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updated: 2/19/2017 6:13 PM

Cubs plan to ease 4 returning starters into pitching duties

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  • Video: Schwarber on catching

  • Chicago Cubs starting pitcher Kyle Hendricks following through on a throw at Spring training.

    Chicago Cubs starting pitcher Kyle Hendricks following through on a throw at Spring training.
    Bruce Miles | Staff Photographer

  • Cubs reliever Carl Edward Jr. getting ready to catch a ball as the team does a light workout on a cold and wet day.

    Cubs reliever Carl Edward Jr. getting ready to catch a ball as the team does a light workout on a cold and wet day.
    Bruce Miles | Staff Photographer

 
 

MESA, Ariz. -- Cactus League games for the Chicago Cubs will begin this coming Saturday, but don't look for any of the big-name pitchers to see action in the first several games.

Because of the short off-season, manager Joe Maddon is going to take it easy on Jon Lester, Jake Arrieta, Kyle Hendricks and John Lackey.

Lefties Brett Anderson and Mike Montgomery, who will be in the mix for the No. 5 spot in the rotation, figure to get early starts as will some of the prospects. The Cubs have 40 pitchers in camp.

As for the "Big Four," Maddon said Sunday it will be "into March" before they get game action.

Although several teams have announced their starters for the regular-season opener, Maddon says he has not thought ahead to opening night, April 2 in St. Louis. Jake Arrieta started last year's opener in Anaheim. Either he or Lester figures to get the start against the Cardinals.

Life behind the plate:

Kyle Schwarber says so far, so good on the catching end of things. Schwarber has caught one bullpen session, working last week with John Lackey.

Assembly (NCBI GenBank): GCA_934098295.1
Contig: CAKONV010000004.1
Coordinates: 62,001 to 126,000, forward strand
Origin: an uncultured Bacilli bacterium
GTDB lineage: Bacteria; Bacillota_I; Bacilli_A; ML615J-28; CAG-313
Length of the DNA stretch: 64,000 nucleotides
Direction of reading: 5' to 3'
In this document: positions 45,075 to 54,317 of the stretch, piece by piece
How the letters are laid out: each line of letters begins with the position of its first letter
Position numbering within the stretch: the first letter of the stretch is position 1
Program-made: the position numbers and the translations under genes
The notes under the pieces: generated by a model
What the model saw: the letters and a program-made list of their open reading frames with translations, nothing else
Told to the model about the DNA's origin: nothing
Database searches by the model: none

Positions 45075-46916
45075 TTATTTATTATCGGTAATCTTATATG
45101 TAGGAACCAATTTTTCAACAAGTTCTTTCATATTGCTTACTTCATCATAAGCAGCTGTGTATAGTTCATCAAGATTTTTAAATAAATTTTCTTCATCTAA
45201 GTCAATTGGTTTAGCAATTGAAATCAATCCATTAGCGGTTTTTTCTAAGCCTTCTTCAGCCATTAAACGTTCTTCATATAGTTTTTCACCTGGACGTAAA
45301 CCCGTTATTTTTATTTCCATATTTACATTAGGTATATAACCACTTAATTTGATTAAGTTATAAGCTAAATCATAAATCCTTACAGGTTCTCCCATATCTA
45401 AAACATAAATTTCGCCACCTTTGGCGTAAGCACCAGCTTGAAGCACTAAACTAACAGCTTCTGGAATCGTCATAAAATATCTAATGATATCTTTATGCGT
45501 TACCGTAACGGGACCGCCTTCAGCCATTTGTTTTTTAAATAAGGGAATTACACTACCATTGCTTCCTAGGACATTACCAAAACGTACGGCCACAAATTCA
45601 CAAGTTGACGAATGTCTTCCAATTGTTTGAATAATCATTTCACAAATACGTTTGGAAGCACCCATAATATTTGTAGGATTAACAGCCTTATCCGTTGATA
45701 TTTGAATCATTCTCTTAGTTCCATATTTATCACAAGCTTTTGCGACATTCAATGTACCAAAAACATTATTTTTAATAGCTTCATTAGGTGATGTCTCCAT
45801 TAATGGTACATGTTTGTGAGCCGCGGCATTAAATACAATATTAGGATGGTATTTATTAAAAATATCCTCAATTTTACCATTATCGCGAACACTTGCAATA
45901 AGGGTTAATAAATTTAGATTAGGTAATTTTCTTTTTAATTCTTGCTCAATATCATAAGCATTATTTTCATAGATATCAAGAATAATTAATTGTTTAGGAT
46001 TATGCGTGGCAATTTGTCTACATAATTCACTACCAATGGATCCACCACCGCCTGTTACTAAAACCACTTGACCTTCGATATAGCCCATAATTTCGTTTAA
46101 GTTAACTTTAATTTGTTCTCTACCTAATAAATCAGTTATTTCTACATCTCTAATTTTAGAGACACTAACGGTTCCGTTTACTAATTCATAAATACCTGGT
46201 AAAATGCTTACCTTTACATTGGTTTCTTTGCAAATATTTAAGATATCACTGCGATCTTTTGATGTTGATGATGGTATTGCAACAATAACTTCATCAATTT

Rain washed out mound work Saturday and Sunday, but the Cubs are limiting Schwarber to one or two days a week behind the plate as he makes a comeback from last April's knee surgery. He was able to be the designated hitter in the last fall's World Series games at Cleveland.

"Oh yeah, it was definitely nice to be back there," Schwarber said Sunday. "I haven't done it in almost 12 months, so it was good to be back there. It's fun to challenge yourself in some ways back there. It was cool."

Schwarber set up with one leg out, but he said that's no big deal.

"Everyone thinks it's a new style, but it's not really new," he said. "I did it last year. No one really noticed it. I just did it with my left knee down. It's just a little adjustment from the left knee to the right knee."

Keeping the faith:

Joe Maddon said he has full faith in relievers Pedro Stop and Hector Rondon, both of whom were injured late last year and had a tough time regaining their usual form.

Strop suffered a knee injury while Rondon suffered a triceps strain last August. Strop's was a freak injury, as he hurt his knee trying to field a ball.

"It's not a lack of trust; he just got hurt," Maddon said. "When you get hurt like that at that time of the year, it's hard to play catch-up."

Maddon said he blames himself with Rondon for getting "greedy" in his use of him. Rondon lost his closer's job when the Cubs traded for Aroldis Chapman in July. This season, Rondon will work as a setup man to Wade Davis, who came to the Cubs in a trade from Kansas City.

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